I just wouldn't use the scouring brush, it's meant to be abrasive in order to scrub baked on food off pots and pans so it's a bit overkill in my opinion. Here is my cleaning routine for my bearded dragon's tank, I can't imagine that it wouldn't work for you, since the temperatures in my tank will be about the same as yours if not a little bit hotter. Step ...


3

Since the previous answer was so thorough about snake care, I'm just going to focus on what kind of snake is best for a beginner and where to get one! General agreement is that the best beginner snakes in terms of manageable size, temperament, low cost, ease/cost of providing an appropriate habitat, and lack of feeding issues are: corn snake, California ...


3

I have found ground up corn cob (dried) that I found at bimart in the bird section to be a great substrate for my bearded dragons cage. ( I have a open cage wood and chicken wire wrap so air is always circulating. ) its easy clean up cause it acts like kitty little absorbs smells well. When wet it plums up and disolves ( i tried it popped a few in my mouth ...


3

It depends on what you want to have in your tank. If you are housing fish that need a very high pH (cichlids), then it might work. All other fish will probably suffer because the shells are either too sharp or because the pH will become too high. Most people are even trying to lower their pH so adding egg shells will definitely not help with that.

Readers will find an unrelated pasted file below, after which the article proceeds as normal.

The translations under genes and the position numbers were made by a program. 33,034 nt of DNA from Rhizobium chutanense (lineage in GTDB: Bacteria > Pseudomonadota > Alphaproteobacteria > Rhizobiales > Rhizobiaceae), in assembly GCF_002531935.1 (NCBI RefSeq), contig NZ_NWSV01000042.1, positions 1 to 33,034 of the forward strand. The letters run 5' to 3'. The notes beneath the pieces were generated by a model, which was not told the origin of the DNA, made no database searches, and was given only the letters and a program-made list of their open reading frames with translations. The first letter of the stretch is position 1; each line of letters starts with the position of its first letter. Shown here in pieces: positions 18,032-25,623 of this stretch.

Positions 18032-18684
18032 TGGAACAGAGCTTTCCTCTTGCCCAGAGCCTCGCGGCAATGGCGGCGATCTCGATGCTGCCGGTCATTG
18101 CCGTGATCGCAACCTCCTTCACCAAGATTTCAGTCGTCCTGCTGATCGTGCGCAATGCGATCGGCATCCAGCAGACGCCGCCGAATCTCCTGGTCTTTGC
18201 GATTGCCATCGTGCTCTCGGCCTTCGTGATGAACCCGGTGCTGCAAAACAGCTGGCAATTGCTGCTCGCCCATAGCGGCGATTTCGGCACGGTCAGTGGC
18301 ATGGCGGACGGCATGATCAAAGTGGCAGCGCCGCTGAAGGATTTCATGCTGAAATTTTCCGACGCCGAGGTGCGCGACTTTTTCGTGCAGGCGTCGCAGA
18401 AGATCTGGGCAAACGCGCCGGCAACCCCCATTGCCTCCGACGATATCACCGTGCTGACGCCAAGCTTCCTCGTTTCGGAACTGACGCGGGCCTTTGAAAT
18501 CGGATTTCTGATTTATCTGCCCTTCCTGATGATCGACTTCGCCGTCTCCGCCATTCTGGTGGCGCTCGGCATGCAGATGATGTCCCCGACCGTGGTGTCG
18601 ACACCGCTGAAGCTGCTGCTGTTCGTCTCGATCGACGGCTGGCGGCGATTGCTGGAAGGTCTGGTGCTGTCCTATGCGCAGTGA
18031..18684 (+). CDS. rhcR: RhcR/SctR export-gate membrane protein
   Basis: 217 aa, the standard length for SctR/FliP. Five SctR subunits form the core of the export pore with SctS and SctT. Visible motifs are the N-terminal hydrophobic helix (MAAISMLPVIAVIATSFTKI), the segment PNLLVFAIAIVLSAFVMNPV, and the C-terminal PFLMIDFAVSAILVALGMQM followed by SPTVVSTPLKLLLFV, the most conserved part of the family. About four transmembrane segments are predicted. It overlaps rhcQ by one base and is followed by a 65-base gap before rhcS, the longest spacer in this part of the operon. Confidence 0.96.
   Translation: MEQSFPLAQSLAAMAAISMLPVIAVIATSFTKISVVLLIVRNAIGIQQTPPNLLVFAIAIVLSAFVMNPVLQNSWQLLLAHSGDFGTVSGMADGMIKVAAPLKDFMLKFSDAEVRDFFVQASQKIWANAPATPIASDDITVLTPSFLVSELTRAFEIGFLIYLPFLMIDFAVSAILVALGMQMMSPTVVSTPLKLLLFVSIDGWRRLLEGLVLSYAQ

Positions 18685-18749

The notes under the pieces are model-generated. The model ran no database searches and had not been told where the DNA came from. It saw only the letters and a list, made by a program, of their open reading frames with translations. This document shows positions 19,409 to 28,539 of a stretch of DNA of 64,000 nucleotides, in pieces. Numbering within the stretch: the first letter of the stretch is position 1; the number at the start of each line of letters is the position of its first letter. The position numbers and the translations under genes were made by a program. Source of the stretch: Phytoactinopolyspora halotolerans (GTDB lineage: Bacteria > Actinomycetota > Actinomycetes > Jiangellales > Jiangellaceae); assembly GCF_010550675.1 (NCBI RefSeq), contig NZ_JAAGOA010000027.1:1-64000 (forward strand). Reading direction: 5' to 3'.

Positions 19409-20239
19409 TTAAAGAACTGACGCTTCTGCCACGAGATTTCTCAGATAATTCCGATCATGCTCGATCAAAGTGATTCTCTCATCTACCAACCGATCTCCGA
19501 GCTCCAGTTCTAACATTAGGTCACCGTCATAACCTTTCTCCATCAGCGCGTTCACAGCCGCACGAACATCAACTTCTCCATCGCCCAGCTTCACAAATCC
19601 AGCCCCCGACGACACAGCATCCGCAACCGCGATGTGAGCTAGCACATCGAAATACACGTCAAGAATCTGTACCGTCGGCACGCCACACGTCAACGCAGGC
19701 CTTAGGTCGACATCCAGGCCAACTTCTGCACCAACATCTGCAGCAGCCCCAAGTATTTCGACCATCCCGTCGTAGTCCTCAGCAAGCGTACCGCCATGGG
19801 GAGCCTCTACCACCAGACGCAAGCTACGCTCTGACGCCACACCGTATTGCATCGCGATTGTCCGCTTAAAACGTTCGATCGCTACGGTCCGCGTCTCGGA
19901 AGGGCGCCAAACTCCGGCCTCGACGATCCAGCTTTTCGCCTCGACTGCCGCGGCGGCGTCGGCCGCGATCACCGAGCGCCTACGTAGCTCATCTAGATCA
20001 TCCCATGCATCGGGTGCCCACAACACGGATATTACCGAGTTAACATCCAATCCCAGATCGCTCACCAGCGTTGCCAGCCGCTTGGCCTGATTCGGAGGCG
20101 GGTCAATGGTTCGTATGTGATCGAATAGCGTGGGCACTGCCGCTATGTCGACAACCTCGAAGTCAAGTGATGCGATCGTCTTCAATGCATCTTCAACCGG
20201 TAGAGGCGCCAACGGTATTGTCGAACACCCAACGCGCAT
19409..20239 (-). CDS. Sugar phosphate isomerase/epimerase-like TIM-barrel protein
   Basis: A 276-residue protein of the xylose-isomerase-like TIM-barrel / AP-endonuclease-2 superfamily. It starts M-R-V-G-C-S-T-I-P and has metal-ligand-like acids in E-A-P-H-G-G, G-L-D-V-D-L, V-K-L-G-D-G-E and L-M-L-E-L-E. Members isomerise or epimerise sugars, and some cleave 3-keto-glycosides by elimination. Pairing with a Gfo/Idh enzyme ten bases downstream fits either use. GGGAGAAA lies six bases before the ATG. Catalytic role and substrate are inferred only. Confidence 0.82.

3

Short answer: Not really, because it all depends on the reptile and how active the species is. Basically, there are going to be two options for the type of terrarium you would use. Long or tall. A long terrarium is one that's going to be wider than it is tall. Those are the ones that look like fish aquariums (although the glass is thinner than an aquarium)....


2

Natural sunlight is the best source for reptiles to obtain D3 however for indoor tortoises you can use artificial uv lighting. Mercury vapour bulbs are ideal as they pump out a ton of uvb and can be used as basking lights (lots of heat). Taking your tortoise outside for 30mins a day is very beneficial (though the more the better), I would do this on top of ...


1